Bodybuilding is a metabolically contradictory sport. Athletes attempt to maximize muscle size, which requires muscle tension, calories, carbs, and key amino acids such as leucine. They also try to minimize body fat, which requires a caloric deficit. Cells have well-developed systems for conserving energy and turning on pathways that build and repair tissue. Two fascinating studies, one from the University of Connecticut, Storrs and the other from the University of Texas Medical Branch in Galveston, showed how the system works in times of nutrient excess and scarcity.
In the first study, scientists fed subjects a leucine-rich essential amino acid-carbohydrate supplement, which stimulated the mTOR pathway (promotes protein synthesis) and suppressed the AMPK system (controls muscle cell energy levels). In the second study, scientists put people on a reduced-calorie diet (20 percent fewer calories) with a relatively high protein content (1.5 grams of protein per kilogram bodyweight). The low-calorie diet suppressed the mTOR pathway and protein synthesis. Adequate energy intake, carbohydrates and key amino acids are vital for building muscle tissue. Bodybuilders will sacrifice muscle tissue whenever they go on calorie-restricted diets to lose fat. (Journal of Physiology, 582: 813-823, 2007; Journal of Nutrition 140: 745-751, 2010)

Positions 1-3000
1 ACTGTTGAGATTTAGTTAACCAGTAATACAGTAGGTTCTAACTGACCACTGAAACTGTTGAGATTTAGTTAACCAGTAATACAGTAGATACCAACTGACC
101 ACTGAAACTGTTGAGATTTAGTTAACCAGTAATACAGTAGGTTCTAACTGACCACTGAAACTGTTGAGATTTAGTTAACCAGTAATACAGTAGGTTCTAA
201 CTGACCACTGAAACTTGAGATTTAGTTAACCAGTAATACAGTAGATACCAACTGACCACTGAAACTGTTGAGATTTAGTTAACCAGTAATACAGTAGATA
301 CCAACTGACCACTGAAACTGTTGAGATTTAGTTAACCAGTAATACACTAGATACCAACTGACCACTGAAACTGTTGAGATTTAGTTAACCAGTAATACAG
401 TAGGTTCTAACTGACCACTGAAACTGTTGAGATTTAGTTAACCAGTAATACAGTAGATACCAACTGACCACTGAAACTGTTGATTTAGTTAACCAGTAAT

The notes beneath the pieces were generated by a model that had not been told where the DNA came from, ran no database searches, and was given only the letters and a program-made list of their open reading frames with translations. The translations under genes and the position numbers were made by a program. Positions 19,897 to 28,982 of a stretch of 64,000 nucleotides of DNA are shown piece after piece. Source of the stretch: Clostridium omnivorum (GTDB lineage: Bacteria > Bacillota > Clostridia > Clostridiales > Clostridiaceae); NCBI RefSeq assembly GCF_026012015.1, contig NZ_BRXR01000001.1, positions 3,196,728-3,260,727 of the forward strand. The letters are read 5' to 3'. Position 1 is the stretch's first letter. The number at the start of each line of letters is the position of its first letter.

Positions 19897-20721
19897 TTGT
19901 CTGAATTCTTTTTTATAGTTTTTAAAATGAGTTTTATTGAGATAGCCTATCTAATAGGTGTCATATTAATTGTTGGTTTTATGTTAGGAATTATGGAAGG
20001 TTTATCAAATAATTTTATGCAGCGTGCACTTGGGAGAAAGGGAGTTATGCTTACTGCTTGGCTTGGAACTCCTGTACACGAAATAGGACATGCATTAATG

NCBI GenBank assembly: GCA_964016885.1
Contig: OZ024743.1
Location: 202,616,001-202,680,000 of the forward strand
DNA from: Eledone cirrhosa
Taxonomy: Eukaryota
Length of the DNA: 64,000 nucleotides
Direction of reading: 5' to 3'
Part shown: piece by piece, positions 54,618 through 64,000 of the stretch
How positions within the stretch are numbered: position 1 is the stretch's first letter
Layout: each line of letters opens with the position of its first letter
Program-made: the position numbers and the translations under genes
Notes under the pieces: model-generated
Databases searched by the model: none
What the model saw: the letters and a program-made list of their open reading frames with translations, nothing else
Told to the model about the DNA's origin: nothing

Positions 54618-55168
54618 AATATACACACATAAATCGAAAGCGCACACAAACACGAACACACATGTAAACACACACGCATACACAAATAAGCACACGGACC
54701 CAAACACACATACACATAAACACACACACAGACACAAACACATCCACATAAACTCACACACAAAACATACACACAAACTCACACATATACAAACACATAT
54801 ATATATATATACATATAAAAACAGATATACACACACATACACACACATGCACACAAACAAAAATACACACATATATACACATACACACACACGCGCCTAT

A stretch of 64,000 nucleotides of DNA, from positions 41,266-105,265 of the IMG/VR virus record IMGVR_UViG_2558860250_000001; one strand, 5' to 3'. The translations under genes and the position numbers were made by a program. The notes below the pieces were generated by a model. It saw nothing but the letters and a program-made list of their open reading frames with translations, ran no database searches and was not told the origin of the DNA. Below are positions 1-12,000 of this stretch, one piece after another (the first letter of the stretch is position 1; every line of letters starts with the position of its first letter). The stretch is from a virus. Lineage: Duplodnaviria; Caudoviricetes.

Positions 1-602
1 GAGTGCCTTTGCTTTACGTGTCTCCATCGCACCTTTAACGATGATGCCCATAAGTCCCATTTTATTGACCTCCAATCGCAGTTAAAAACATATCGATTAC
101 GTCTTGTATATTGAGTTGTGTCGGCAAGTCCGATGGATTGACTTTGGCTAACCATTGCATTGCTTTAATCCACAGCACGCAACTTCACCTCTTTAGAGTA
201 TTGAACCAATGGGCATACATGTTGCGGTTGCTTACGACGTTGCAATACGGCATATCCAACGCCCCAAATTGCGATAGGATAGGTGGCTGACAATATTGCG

By: Robbie Durand